Highlights of the November 2012 Issue
As we begin fiscal year (FY) 2013, Government Recreation
& Fitness caught up with fitness chiefs from each service
to discuss the state of fitness, the immediate forecast moving
forward and what is on the horizon for the future.
Despite fiscally challenging times, the Army continues to
strive to provide soldiers, families and civilians with a quality
of life commensurate with the quality of their service.
“Despite constrained resources and space, Army sports and
fitness programs and services will continue to strive and adapt to
meet the needs of those they serve,” says Darrell Manuel, chief,
Army Sports, Fitness and Aquatics, Installation Management
Command (IMCOM), G-9, Family and MWR Programs. “Army
facilities and programs are critical to supporting mental, physical
and spiritual readiness of soldiers and their families.” ...
The overall state of fitness programs and facilities in the Air
Force is good, according to Margaret Treland, chief, Air Force Fitness
“For example, 52 installations (57 percent) are fully compliant
with DoD MWR standards, and another 27 (29 percent) are at
least 90 percent compliant,” she points out. “To promote regular
physical activity, 98 percent of Air Force installations offer an incentive
or awards program for their customers.” ...
The overall state of fitness in the Marine Corps continues to
remain strong, according to Cathy Ficadenti, branch head, Semper
Fit and Recreation Programs, Semper Fit and Exchange Services
“Our staff continues to deliver robust and comprehensive fitness
and health promotion programs to our Marines, their families,
retirees and civilian personnel,” she says. “The High Intensity
Tactical Training (HITT) program was launched Marine Corpswide
Oct. 1, and we now have 21 operational HITT Centers with
five centers under construction. Semper Fit Health Promotion is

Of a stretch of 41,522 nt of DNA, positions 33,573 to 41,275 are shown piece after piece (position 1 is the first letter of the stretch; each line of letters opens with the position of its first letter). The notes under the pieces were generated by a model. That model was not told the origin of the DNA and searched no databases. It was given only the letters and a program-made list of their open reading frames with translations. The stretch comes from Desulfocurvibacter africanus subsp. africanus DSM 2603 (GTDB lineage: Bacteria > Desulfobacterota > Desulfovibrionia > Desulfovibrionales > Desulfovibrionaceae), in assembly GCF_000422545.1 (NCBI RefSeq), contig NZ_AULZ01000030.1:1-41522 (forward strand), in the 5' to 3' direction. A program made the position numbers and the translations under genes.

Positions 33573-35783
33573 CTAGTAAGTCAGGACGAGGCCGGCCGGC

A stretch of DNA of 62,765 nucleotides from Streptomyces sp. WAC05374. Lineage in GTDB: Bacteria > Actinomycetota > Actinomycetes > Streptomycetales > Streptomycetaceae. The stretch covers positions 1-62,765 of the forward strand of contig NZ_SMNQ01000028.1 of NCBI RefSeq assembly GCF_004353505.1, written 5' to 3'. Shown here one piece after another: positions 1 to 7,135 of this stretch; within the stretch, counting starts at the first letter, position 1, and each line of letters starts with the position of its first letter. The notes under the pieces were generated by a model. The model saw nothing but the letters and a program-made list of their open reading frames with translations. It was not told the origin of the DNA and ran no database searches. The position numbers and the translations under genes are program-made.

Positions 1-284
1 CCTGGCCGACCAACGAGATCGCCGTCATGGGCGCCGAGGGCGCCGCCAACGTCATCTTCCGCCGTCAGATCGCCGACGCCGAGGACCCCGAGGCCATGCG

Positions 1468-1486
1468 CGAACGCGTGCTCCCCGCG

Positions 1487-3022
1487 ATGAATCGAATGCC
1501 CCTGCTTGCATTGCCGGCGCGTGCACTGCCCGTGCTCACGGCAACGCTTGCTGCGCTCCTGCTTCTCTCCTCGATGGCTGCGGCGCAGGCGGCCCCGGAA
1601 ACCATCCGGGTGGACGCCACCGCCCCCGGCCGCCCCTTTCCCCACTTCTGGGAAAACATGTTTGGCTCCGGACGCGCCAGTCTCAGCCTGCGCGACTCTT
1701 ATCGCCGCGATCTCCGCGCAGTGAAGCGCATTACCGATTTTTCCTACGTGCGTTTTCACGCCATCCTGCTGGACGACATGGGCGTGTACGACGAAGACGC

also working on developing a standardized approach to tobacco
cessation, as the high incidence of tobacco use among Marines
remains a great concern.” ...
According to Lisa Sexauer, Fitness, Sports and Deployed
Forces Support program manager (N921), Commander, Navy
Installations Command (CNIC), the state of Navy Fitness is
“continuously improving along with the expectation that optimal
fitness is as much a part of 'mission readiness' as it is a part of
each sailor's overall quality of life.”
She points out that OSD has continued to advocate and receive
funding that has been passed to the services to improve the
fitness infrastructure. ...
Read the complete MILITARY FITNESS ...
Veterans from 14 counties
can receive physical, occupational
therapy at a new 8,500-squarefoot
addition to the James E.
Van Zandt VA Medical Center,
Altoona, Pa. The facility offers
physical medicine services
to veterans of all generations,
and serves as an example of the
Department of Veterans Affairs
(VA) strategic plan to enhance
the veteran's experience and access
to health care.
The one-story building features all new equipment, and is
designed to offer veterans the highest quality health care available
in the region.
“Today we are cutting the ribbon on a new generation of
serving veterans of all generations.” says Francisco Vazquez,
acting director of the medical center. “This impressive new facility
shows our commitment to pay back part of the debt that
a grateful nation owes to our veterans who have sacrificed so
much to keep us free. They deserve the very best health care
available, and this is an example of VA health care at its best.” ...
Read more PHYSICAL/AQUATIC THERAPY ...
No one questions the physical preparedness of our
armed forces, as the training that service members go
through today is at the tip of the spear. But what the
Department of Defense (DoD) has realized over the past few
years is that mission readiness is much more than strong bodies;
it also requires strong minds, and the proper assessment
and reconciliation of psychological, spiritual, family and social
concerns as well. This new paradigm for what constitutes
“fit to fight” is a long time coming, and addresses some key
aspects of what it means for service members — and their
families — to be able to endure long deployments and separation
from loved ones, and heal together as a family once they
With this shift to whole-body, or what DoD calls Total-
Force fitness, armed services and Veterans Affairs (VA) facilities
are embracing mind-body programs, including yoga
and tai chi, and meditation- and yoga-based programs such
as Integrative Restoration Therapy or iRest, all of which have
far-reaching benefits helping people cope with life-changing
challenges such as Post Traumatic Stress Disorder (PTSD). In
fact, the U.S. Army Surgeon General Office has listed Yoga
Nidra as tier one for treating chronic pain in military settings. ...
Read more MIND/BODY PROGRAMS ...